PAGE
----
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Fostering Stewardship in Managing Fisheries and Aquatic Resources in the Lens of Green Criminology

Rose Ann Diagsay-Aguja, Ph.D
Visayas State University Tolosa, Tanghas, Tolosa, Leyte, Philippines



Illegal fishing imperils Gulf ecosystems, prompting this qualitative study, rooted in green criminology and purposive sampling, to explore stewardship in fisheries and aquatic resource management. Police officers (Bantay Dagat), BFAR representatives, Barangay Officials, and Fisherfolks were interviewed. This study revolved around three main thrusts: (1) common law violations relative to the fishery and aquatic resources law violations; (2) the reasons/motivational factors of engaging in the fishery and aquatic resources law violations; and (3) measures on how the community can foster stewardship in managing fisheries and aquatic resources. The findings proved that the illegal fishing activities in municipal waters and marine protected areas were done for higher income and economic sustenance but posed various threats to the sustainability of aquatic and fishery resources and the environment in Leyte Gulf. The study also found that the community can foster stewardship through participatory enforcement of aquatic and fishery laws and programs and the provisions of equipment and resources needed for more effective patrol and surveillance of marine waters to prevent and combat illegal fishing.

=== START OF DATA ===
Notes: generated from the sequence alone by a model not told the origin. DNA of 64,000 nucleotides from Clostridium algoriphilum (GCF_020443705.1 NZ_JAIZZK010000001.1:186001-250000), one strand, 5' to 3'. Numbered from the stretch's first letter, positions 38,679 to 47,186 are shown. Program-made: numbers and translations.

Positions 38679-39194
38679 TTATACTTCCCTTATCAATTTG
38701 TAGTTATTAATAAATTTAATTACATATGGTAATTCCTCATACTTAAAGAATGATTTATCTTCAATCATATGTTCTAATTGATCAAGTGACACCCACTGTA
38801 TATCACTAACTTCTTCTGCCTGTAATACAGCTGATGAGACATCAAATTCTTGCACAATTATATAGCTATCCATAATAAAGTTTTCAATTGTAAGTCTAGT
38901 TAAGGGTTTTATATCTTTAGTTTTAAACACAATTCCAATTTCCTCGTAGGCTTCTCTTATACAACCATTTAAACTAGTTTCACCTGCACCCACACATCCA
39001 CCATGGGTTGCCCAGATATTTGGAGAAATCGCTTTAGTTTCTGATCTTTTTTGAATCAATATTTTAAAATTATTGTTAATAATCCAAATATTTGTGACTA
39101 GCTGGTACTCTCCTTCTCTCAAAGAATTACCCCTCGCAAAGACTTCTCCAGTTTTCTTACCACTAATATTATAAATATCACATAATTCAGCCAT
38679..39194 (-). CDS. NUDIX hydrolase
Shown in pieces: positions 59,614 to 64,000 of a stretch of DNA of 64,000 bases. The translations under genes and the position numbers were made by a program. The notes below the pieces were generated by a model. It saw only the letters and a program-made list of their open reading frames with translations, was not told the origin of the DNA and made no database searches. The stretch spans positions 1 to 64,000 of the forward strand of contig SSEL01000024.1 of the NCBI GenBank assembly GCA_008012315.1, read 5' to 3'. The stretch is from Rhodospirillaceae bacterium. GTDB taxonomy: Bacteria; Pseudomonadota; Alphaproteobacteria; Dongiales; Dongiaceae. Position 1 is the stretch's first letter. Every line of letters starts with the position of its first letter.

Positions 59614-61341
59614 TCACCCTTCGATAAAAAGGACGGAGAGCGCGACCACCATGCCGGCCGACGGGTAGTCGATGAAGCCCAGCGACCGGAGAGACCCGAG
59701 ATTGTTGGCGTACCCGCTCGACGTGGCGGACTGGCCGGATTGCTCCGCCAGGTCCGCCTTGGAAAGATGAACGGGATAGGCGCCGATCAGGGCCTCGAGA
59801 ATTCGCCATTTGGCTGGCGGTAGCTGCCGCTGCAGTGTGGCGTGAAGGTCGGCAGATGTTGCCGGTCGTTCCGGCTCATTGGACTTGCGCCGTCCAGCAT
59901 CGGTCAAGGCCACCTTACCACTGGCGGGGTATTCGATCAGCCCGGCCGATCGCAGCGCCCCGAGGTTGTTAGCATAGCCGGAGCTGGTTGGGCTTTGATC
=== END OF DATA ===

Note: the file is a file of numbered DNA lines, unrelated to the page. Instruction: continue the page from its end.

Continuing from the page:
Keywords: Green Criminology, Illegal Fishing, Stewardship, Leyte Gulf

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